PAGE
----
Spousal Support: Not all cases involve support from one spouse to the other. The obligation of one spouse to support the other financially for a temporary or permanent basis is decided on a case-by-case basis as agreed to by the parties or at the court’s discretion.
In a proceeding for dissolution of marriage a maintenance award for either spouse in amounts and for periods of time as the court deems just, without regard to marital misconduct, in gross or for fixed or indefinite periods of time, and the maintenance may be paid from the income or property of the other spouse after consideration of all relevant factors, including: (1) the income and property of each party, including marital property apportioned and non-marital property assigned to the party seeking maintenance; (2) the needs of each party; (3) the present and future earning capacity of each party; (4) any impairment of the present and future earning capacity of the party seeking maintenance due to that party devoting time to domestic duties or having forgone or delayed education, training, employment, or career opportunities due to the marriage; (5) the time necessary to enable the party seeking maintenance to acquire appropriate education, training, and employment, and whether that party is able to support himself or herself through appropriate employment or is the custodian of a child making it appropriate that the custodian not seek employment; (6) the standard of living established during the marriage; (7) the duration of the marriage; (8) the age and the physical and emotional condition of both parties; (9) the tax consequences of the property division upon the respective economic circumstances of the parties; (10) contributions and services by the party seeking maintenance to the education, training, career or career potential, or license of the other spouse; (11) any valid agreement of the parties; and (12) any other factor that the court expressly finds. (750 Illinois Compiled Statutes – Chapter 5 – Sections: 504)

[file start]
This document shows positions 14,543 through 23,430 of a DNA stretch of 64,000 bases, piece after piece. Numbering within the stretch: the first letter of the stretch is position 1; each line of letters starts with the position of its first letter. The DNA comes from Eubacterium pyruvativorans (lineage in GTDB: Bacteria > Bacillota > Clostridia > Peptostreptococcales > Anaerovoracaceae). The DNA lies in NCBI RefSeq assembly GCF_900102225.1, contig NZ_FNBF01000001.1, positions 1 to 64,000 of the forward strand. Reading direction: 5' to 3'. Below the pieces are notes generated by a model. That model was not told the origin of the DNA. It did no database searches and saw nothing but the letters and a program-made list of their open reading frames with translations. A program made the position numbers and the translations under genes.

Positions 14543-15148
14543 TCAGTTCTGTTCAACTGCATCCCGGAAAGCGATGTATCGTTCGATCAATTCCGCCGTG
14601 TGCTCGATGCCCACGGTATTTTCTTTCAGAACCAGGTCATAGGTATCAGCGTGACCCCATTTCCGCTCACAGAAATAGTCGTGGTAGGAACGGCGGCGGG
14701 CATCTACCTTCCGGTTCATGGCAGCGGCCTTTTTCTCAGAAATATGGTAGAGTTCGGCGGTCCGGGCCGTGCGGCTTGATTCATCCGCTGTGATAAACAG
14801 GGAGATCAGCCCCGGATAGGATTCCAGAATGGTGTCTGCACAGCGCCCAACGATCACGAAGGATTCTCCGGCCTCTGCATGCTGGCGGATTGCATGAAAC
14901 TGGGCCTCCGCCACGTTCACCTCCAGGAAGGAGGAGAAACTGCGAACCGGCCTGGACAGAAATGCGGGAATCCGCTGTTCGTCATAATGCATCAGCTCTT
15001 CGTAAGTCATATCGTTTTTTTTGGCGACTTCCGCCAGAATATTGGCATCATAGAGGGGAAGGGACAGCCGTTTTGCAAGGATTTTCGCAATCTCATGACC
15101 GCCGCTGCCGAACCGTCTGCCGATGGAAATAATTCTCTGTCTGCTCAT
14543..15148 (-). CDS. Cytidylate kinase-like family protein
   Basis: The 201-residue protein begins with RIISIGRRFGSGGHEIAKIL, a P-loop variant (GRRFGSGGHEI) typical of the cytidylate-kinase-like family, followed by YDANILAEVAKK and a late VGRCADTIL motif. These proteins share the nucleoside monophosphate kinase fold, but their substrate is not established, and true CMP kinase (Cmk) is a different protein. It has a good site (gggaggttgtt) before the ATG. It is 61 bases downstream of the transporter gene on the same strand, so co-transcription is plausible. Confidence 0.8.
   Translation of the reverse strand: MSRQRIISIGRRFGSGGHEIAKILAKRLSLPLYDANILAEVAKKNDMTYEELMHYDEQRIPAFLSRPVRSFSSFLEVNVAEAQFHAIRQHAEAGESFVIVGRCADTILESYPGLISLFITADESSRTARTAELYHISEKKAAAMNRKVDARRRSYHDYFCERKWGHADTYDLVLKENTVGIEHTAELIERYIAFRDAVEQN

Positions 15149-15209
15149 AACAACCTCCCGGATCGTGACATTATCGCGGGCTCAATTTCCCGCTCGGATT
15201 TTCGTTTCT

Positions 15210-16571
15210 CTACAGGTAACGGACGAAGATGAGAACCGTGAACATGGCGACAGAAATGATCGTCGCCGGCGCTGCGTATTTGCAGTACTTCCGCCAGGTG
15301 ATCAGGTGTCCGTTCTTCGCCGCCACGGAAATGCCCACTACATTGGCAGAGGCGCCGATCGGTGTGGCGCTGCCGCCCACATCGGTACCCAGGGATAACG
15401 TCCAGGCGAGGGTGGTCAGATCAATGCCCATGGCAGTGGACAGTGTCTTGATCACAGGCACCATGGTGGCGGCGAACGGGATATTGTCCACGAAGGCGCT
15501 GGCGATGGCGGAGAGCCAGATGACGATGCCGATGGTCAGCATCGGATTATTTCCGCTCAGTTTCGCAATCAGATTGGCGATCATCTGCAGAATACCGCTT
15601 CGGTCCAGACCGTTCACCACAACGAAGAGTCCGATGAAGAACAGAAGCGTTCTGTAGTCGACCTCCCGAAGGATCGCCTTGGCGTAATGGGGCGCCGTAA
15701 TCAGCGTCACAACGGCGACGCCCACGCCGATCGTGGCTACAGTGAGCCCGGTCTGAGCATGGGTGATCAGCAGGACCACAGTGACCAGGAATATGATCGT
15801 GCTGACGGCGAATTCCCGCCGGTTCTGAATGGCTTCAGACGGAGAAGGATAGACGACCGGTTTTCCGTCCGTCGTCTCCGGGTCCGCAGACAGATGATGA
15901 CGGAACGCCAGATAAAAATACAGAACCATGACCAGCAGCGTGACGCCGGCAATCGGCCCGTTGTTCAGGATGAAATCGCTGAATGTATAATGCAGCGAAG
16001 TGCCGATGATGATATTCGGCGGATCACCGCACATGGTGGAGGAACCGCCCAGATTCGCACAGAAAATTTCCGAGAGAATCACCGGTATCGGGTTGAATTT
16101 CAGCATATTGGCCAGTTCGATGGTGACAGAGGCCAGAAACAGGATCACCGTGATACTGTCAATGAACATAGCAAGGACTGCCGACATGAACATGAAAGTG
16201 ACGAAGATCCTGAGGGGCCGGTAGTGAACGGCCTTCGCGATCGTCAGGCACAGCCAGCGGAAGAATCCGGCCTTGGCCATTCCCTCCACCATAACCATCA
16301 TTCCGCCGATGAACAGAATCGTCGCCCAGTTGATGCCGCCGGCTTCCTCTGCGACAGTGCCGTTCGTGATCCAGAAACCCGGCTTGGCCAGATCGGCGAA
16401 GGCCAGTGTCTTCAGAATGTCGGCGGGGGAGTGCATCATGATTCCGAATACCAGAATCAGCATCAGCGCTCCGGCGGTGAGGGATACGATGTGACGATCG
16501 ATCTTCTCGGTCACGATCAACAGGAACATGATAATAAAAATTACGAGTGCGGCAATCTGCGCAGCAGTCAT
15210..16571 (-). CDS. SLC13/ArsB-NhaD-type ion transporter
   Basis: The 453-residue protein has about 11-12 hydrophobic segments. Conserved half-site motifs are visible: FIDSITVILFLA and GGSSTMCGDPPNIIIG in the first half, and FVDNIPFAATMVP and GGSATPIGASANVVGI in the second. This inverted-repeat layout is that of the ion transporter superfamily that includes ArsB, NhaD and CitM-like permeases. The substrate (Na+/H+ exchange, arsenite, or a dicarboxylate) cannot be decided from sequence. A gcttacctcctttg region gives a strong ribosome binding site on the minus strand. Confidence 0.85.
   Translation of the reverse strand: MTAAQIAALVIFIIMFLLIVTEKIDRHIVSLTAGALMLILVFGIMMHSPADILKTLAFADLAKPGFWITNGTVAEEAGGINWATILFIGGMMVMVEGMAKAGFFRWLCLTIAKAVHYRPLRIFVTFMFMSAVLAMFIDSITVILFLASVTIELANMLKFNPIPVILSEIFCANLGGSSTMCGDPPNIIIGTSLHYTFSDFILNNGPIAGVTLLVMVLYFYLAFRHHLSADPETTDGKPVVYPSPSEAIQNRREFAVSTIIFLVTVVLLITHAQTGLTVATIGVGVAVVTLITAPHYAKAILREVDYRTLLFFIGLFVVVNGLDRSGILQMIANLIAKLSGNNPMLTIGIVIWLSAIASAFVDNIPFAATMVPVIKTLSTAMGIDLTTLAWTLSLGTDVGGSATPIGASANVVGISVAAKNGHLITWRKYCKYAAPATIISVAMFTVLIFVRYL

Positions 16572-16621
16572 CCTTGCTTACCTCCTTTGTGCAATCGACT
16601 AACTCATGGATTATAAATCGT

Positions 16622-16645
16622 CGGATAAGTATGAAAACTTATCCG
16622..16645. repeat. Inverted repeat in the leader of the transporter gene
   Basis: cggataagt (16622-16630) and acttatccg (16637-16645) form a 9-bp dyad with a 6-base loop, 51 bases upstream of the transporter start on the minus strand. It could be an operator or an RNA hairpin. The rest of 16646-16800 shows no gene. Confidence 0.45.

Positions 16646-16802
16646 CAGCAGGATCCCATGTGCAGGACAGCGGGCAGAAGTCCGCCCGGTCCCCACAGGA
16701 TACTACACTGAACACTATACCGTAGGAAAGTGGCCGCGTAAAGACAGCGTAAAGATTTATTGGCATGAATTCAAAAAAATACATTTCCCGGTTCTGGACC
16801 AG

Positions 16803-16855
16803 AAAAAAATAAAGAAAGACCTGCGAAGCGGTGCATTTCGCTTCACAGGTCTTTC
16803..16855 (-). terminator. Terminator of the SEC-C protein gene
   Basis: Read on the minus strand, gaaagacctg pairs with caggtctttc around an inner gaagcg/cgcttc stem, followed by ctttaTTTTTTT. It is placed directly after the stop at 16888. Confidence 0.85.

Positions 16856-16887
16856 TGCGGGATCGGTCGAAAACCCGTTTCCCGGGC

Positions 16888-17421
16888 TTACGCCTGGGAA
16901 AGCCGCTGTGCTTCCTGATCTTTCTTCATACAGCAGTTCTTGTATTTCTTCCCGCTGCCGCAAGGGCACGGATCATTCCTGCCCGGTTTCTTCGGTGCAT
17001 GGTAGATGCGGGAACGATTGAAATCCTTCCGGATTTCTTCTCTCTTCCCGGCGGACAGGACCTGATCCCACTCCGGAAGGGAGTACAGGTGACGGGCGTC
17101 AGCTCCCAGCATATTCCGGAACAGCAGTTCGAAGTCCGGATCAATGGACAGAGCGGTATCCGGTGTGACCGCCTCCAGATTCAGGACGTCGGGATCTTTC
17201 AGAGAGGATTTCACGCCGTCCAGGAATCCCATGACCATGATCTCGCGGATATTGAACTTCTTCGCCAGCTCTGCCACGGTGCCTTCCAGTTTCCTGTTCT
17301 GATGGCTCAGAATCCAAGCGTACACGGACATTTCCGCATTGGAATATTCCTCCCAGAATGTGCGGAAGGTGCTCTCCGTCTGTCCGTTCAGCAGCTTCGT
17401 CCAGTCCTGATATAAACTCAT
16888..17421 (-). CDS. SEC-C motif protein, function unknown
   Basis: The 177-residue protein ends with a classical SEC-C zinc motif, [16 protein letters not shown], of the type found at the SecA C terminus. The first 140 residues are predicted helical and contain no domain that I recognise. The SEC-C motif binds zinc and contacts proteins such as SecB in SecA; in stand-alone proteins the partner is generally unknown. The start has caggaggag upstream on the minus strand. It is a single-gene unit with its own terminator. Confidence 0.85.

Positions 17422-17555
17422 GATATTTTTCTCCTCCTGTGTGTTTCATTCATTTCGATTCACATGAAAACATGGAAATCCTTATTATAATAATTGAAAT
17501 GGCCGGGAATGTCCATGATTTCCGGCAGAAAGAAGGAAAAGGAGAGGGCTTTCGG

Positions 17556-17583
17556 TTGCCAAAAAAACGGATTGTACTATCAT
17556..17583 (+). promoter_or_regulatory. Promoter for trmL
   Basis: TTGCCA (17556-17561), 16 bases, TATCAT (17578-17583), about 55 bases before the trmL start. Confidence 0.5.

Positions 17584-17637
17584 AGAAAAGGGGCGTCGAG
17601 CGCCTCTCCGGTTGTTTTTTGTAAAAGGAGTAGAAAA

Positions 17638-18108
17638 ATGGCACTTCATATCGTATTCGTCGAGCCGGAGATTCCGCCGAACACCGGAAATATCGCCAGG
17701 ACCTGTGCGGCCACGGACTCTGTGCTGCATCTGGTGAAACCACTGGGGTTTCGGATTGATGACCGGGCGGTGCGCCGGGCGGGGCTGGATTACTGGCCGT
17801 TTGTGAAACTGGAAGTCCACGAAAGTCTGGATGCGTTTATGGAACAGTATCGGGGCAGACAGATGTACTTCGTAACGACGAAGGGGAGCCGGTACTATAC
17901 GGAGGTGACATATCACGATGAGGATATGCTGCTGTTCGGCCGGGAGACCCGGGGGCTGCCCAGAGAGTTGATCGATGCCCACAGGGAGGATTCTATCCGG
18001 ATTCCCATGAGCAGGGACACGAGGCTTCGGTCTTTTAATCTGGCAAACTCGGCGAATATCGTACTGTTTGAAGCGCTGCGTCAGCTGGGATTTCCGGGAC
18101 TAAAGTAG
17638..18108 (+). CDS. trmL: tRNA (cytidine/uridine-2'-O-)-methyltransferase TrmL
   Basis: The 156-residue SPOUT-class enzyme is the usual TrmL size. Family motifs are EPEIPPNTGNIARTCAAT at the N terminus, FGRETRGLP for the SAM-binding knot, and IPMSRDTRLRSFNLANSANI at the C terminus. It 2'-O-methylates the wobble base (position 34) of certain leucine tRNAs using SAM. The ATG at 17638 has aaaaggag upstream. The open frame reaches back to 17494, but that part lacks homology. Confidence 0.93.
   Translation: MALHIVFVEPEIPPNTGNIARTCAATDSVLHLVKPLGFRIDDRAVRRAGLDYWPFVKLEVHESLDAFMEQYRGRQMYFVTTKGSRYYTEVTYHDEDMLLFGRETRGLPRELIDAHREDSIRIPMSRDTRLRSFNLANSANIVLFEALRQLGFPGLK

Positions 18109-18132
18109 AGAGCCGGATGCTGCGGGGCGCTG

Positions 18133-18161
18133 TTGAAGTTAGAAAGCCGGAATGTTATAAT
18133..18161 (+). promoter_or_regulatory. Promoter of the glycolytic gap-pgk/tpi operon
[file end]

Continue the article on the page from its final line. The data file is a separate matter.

Non-Filing Spouse Title: Respondent. The Respondent is the spouse who does not file the initial dissolution of marriage papers, but rather receives them by service.
Court Name: In the Circuit Court of the __________ Judicial District, __________ County, Illinois. This is the Illinois court where the dissolution of marriage will be filed. The court will assign a case number and have jurisdictional rights to facilitate and grant the orders concerning, but not limited to: property and debt division, support, custody, and visitation. The name of the court is clearly represented at the top of all documents that are filed.
Primary Documents: Petition for Dissolution of Marriage and Judgment for Dissolution of Marriage. These are the essential documents needed to start and finalize a dissolution of marriage according to Illinois law. There are anywhere from ten to twenty other documents that may be required throughout the filing process. A few other documents that are typically filed during the process are: Verification Statement, Waiver of Two Year Statutory Period of Separation, Financial Disclosure Statement, and Entry of Appearance, Waiver, and Consent.
Court Clerk’s Title: Office of the Clerk of the County Circuit Court. The clerk or the clerk’s assistants will be the people managing your paperwork with the court. The clerk’s office will keep the parties and the lawyers informed throughout the process in regards to additional paperwork that is needed, further requirements, and hearing dates and times.